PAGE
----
In addition, both the Washington Department of Health and the CDC report extremely low rates of COVID-19 breakthrough cases, hospitalizations and deaths among vaccinated people. Washington Secretary of Health Dr. Umair A. Shah recently said hospital admission rates in those 45-64 who have not been vaccinated are 21 times higher than those who are fully vaccinated.

From this data we can see: the vast majority of those getting sick, being hospitalized or dying from COVID-19 are people who have not been vaccinated.

Getting vaccinated is easy.

Getting vaccinated against COVID-19 allows us to get back to the things that we enjoy. Vaccinated people are taking off their masks. Families and friends are gathering again. Restaurants and businesses are seeing more customers and a loosening of restrictions. And now, the data is confirming that the vaccines are effective at preventing sickness and death from COVID-19. The vaccines are our best path out of this pandemic.

Finding your free vaccine is easier than ever. To find a provider near you, go to: https://vaccinelocator.doh.wa.gov/. You can also still visit the Skagit Fairgrounds for a free Pfizer or Johnson & Johnson vaccine between now and June 26th.

If taking time to go to an appointment or dropping in at a pharmacy or clinic doesn’t work for you, that’s no problem! Skagit Public Health is holding pop-up vaccine clinics around the county all summer long. We’ll be where you are at so getting vaccinated is quick and convenient. For a list of our pop-up dates, go to: www.skagitcounty.net/COVIDvaccine.

If you need help finding vaccine, call our Vaccine Hotline at (360) 416-1500. We look forward to serving you!


Finally, fully vaccinated! Now what?

Reading Time: 3 minutes

Rosemary Alpert, contributing author

Summer is right around the corner. Time to get outside and enjoy opportunities to reconnect with families and friends; especially if you are fully vaccinated. But you may have questions! “What does it mean to be fully vaccinated?” “Do I still need to wear my mask?” “Can I hug my grandchildren?” These are a few of the questions I’ve been asked while welcoming and observing community members after receiving their first and second vaccinations at the Skagit County Fairgrounds.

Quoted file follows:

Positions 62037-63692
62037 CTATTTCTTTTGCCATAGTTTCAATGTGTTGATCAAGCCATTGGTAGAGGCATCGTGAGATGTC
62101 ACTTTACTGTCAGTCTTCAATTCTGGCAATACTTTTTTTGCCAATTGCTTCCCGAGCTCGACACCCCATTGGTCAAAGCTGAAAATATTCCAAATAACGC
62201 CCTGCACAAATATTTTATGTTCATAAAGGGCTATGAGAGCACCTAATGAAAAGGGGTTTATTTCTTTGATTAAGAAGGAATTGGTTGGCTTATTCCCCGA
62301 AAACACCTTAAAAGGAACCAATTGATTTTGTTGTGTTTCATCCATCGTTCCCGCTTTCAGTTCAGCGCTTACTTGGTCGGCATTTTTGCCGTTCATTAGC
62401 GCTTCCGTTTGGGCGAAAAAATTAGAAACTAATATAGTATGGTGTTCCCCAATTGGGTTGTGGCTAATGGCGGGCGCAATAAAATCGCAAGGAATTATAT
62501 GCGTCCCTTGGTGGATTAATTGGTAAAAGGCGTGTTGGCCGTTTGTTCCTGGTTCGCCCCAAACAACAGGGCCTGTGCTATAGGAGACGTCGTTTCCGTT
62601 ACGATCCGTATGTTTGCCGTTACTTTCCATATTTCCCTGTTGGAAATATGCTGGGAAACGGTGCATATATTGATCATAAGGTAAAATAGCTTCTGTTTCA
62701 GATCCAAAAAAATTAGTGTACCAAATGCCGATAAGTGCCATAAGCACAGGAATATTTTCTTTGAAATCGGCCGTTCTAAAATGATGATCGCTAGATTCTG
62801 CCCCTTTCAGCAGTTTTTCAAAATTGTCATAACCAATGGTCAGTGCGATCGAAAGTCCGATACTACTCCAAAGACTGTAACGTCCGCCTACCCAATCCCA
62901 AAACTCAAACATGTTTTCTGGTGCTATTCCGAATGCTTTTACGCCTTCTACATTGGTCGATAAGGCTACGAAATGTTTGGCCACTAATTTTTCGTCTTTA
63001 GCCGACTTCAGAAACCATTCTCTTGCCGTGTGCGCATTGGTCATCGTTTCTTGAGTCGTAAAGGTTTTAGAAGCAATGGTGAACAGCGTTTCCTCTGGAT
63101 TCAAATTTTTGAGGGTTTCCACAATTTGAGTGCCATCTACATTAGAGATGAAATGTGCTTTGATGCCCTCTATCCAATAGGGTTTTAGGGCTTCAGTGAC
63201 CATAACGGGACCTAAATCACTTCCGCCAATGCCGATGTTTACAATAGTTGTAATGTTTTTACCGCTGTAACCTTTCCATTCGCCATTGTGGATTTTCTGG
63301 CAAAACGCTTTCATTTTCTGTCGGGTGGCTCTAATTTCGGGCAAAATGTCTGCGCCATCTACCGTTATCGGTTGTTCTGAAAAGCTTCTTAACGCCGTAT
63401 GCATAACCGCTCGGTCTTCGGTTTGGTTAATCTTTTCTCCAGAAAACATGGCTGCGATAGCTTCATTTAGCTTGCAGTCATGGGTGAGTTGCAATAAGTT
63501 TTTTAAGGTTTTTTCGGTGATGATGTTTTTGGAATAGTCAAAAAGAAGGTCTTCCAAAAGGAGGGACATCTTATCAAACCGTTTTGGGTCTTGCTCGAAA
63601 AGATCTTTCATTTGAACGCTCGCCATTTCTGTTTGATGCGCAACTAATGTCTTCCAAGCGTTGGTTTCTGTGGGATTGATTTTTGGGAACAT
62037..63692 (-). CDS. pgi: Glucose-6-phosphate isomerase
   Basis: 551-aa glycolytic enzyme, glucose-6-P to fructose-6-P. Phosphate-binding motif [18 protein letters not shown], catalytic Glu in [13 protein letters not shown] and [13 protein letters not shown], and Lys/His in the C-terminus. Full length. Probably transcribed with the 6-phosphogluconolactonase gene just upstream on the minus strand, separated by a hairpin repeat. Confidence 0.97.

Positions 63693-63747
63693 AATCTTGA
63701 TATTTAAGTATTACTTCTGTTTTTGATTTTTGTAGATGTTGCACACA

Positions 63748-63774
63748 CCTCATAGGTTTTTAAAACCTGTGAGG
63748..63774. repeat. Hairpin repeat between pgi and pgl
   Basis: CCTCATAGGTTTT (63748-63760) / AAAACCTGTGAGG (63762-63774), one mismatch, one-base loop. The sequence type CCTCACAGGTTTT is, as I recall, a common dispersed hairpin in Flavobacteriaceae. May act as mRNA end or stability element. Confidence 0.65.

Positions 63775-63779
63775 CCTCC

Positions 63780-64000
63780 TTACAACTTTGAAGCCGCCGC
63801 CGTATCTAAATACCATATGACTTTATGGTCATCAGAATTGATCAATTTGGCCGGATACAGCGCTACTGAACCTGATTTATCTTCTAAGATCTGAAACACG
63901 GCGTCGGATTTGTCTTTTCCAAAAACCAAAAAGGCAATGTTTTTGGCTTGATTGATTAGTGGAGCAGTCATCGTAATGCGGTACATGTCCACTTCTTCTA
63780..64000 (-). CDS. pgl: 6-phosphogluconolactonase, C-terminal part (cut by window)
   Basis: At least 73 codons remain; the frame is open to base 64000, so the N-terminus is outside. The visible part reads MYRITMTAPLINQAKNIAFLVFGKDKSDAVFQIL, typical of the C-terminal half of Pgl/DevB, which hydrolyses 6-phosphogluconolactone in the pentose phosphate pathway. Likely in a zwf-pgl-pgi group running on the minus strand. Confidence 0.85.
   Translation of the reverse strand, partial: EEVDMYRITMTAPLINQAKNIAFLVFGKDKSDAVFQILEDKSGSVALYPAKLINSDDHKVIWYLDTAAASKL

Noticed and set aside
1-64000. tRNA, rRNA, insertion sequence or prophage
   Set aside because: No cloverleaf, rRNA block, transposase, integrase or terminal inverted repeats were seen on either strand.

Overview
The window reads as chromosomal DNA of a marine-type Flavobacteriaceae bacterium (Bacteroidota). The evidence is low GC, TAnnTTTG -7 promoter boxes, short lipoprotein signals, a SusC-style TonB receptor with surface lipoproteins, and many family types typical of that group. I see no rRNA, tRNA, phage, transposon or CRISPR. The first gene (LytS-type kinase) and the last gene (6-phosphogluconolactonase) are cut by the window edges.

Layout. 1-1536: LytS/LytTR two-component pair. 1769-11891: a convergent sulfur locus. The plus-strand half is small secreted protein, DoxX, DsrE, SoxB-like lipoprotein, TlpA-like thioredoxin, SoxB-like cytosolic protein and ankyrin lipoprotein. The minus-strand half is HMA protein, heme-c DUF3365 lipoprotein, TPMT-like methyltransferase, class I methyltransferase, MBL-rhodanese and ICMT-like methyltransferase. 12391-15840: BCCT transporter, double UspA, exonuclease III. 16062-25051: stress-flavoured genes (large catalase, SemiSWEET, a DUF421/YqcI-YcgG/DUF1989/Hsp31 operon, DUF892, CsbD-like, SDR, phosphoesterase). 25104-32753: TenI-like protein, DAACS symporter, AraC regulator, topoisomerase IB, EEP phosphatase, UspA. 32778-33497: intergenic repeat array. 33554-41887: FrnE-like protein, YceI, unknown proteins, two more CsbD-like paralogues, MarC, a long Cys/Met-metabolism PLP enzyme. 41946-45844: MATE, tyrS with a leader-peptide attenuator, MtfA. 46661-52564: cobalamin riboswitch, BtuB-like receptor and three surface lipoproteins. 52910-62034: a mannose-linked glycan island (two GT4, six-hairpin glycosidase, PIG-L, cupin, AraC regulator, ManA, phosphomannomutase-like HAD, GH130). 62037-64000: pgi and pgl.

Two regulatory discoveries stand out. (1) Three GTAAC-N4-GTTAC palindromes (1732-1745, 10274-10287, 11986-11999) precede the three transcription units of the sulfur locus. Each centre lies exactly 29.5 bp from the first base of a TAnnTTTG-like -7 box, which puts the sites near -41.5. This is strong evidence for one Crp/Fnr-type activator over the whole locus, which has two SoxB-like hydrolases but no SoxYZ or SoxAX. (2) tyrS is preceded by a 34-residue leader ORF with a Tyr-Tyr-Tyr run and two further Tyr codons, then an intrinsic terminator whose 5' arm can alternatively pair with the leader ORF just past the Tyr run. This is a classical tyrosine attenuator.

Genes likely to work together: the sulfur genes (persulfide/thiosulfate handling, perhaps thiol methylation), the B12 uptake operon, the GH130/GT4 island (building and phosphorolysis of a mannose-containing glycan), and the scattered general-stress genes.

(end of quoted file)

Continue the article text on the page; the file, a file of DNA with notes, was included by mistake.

With each step of the COVID-19 road to recovery, our collective movement forward has relied on accurate, updated information. This can be challenging to keep up with! Reliable sources are vitally important and ensure that we keep informed, and also help us to make the best decisions for ourselves and families. Resources like www.coronavirus.wa.gov can answer the above questions and much more.

Still wondering? Here are a few common questions I’ve gotten at the site:

“What does it mean to be fully vaccinated?”

You are considered fully vaccinated against COVID-19 two weeks (14 days) after you have received your second vaccination if you had to get two doses (Pfizer or Moderna), or two weeks after receiving a single dose vaccine (Johnson and Johnson).  

“Do I still have to wear my mask?”

If you are fully vaccinated, the answer to that question is yes and no, depending on the circumstance. 

The data shows you can visit with other fully vaccinated people without wearing a mask or physically distancing. To protect others and yourself, it is important to continue to wear your mask in crowded settings like sporting/music events or public indoor settings like grocery stores. If you are traveling, please check with mask requirements for the state you’re traveling to, and continue to wear your mask when using all forms of public transportation. Airlines are still requiring you to wear your mask, even if you are fully vaccinated. The reason to continue wearing a mask is because we do not have enough information yet about whether the vaccine prevents the spread of COVID-19 from one to another. The best answer? Be responsible and respectful; use your best judgement and be safe. 

“Can I hug my grandchildren?”

I know for myself, I have been desperately missing hugs. If you are fully vaccinated, you can now hug other fully vaccinated people! This is a welcome relief and reward after the past year when we endured separation and isolation from family and friends. Please remember though that as we move forward, it is important to remain careful while engaging in group settings. We’re not out of the woods just yet. Enjoy those longed for hugs, and while you’re at it, give yourself one for getting fully vaccinated! 

While making post-fully vaccinated plans, keep up with the most updated accurate information. Be aware that not everyone in public will be vaccinated, and for that reason, it is recommended that people continue to wear their mask in public and when in large gatherings–especially indoors. We are certainly moving forward in a positive direction! But the coming months are critical in our road to recovery, and our day-to-day choices matter.